2. What is your current WIP or most recent publication, and where can we buy a book, if available?

Right this moment I am linking two mystery manuscripts written ages ago into a series that my agent, Cricket Freeman (The August Agency), will be advancing for me. Each came so close to publication over the years and had been gathering dust until I was inspired at last year’s Colorado Gold to seek a more modern publishing route. The titles are Need to Know and Signed Statement. A female FBI Agent is caught up in task force intrigue in New York City. I stole from past experiences since I was an agent with the FBI-NYPD Joint Terrorism Task Force in NYC for many years. More to come on this! I have a musical in development in Denver taken from The Princess in My Head, a story I wrote for my daughter when she was eleven. Several talented theater people I know wrote a wonderful score aimed at the middle and high school audience, and now we’re finalizing my script. My new novel is roughly titled The Sylvie Dyer Mystery and is a Colorado historical fiction set in 1892. I hope to finish it by Christmas!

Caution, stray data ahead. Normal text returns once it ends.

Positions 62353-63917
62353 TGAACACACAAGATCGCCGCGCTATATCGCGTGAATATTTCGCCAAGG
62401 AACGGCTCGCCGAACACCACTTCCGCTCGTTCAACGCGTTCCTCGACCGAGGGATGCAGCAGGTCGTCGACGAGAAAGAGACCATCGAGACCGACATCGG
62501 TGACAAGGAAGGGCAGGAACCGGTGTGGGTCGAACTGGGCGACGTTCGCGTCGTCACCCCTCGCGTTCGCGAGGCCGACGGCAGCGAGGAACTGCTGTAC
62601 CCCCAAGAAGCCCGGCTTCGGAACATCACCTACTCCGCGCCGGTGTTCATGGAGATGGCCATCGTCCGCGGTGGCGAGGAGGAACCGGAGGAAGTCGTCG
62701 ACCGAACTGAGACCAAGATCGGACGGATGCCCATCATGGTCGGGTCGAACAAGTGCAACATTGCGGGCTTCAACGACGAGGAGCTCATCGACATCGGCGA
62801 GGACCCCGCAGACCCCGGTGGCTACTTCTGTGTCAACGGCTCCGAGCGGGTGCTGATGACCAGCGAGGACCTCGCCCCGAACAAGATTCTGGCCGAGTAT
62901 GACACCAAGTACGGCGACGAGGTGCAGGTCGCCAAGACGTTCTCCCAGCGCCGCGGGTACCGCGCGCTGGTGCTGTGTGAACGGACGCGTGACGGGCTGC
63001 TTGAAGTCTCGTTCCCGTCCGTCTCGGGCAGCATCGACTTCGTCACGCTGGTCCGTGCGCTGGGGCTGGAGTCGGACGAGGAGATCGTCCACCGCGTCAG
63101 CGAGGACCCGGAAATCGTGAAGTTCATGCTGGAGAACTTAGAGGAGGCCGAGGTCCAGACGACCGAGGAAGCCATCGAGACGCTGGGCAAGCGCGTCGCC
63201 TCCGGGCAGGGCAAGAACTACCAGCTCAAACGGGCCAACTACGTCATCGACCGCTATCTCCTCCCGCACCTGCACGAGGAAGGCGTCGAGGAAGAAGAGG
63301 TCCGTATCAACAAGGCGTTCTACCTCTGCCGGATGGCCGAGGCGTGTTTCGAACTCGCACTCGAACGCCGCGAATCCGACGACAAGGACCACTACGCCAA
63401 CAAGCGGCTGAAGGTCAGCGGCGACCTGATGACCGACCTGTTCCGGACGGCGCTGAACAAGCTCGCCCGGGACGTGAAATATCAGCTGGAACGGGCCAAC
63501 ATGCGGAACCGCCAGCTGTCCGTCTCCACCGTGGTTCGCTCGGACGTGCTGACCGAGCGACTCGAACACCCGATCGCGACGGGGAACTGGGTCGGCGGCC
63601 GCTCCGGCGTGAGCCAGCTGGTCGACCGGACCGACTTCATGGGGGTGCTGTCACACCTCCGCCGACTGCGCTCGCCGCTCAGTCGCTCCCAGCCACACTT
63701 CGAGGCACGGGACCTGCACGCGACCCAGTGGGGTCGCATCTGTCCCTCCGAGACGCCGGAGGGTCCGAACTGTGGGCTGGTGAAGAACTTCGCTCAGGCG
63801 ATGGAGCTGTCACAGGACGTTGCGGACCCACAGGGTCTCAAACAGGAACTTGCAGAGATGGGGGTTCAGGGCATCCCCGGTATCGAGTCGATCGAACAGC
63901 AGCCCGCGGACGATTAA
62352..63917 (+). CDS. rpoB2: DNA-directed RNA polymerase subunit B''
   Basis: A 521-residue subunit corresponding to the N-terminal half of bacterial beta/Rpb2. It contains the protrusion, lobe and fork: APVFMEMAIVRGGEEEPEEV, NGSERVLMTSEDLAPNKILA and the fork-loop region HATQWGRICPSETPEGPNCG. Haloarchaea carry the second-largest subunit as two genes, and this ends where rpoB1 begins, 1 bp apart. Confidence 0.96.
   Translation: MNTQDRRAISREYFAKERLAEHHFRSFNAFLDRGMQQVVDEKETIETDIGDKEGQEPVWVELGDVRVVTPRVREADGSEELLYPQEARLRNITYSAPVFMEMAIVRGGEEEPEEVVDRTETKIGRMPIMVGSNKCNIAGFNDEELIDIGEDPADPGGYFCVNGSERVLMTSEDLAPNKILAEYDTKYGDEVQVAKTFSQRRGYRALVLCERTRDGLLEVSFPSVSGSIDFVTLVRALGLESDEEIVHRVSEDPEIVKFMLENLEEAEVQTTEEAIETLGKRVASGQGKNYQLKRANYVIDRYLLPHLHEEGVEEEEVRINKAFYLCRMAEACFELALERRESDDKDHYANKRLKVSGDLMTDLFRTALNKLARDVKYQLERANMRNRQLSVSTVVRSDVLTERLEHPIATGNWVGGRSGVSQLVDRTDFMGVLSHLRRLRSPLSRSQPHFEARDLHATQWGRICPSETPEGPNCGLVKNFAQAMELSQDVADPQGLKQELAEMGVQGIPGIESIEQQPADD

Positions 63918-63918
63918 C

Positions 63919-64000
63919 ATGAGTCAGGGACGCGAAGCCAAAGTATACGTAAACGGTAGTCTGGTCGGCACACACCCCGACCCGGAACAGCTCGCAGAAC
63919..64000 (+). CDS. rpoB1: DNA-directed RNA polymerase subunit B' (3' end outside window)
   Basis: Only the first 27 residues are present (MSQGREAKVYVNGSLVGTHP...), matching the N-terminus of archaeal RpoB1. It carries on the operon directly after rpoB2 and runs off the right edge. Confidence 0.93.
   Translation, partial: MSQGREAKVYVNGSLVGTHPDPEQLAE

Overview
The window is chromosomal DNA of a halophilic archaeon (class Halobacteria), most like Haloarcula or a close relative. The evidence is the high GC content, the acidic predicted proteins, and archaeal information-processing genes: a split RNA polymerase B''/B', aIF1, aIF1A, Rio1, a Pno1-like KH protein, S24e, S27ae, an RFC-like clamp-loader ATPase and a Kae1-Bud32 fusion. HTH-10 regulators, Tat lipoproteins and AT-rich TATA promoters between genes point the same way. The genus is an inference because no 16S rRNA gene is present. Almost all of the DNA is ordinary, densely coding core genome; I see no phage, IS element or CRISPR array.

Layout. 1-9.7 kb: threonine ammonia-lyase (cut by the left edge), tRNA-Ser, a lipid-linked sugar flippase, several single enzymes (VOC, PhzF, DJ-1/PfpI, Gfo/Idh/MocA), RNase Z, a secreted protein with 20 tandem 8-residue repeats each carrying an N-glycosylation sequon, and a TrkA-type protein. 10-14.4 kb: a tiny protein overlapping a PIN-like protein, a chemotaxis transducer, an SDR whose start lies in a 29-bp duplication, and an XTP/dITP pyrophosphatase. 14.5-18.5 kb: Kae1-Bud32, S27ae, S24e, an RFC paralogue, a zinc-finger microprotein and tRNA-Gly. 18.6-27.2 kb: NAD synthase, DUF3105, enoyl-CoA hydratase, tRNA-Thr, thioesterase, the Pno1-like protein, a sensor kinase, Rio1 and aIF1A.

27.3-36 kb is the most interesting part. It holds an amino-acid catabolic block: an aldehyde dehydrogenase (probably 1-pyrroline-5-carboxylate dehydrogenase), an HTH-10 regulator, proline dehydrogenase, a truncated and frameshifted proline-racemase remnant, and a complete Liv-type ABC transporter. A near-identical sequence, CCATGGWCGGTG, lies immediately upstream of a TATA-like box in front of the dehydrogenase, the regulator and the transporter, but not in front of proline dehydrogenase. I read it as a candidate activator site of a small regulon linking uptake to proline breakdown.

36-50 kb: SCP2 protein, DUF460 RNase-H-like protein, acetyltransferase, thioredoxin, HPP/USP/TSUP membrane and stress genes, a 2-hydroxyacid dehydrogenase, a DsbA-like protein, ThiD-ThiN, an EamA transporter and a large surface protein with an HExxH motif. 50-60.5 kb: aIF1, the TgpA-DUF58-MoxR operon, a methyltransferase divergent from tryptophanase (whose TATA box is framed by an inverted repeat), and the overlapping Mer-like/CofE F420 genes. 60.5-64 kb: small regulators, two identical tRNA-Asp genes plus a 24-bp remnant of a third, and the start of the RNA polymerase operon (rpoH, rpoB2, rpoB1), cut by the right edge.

3. We’ve all heard of bucket lists — you know, those life-wish lists of experiences, dreams or goals we want to accomplish– what’s one of yours?

Making my living as a fiction writer is a primary one. In the meantime, I dream of taking month-long writing trips each year to France – picking a spot steeped with history and charm, propping my keyboard and concocting my stories. I learned French wines many years ago, so my destinations would be Provence…Beaune in Burgundy…the Loire Valley. I suppose learning to speak French beyond my current high school competency should also be in the bucket.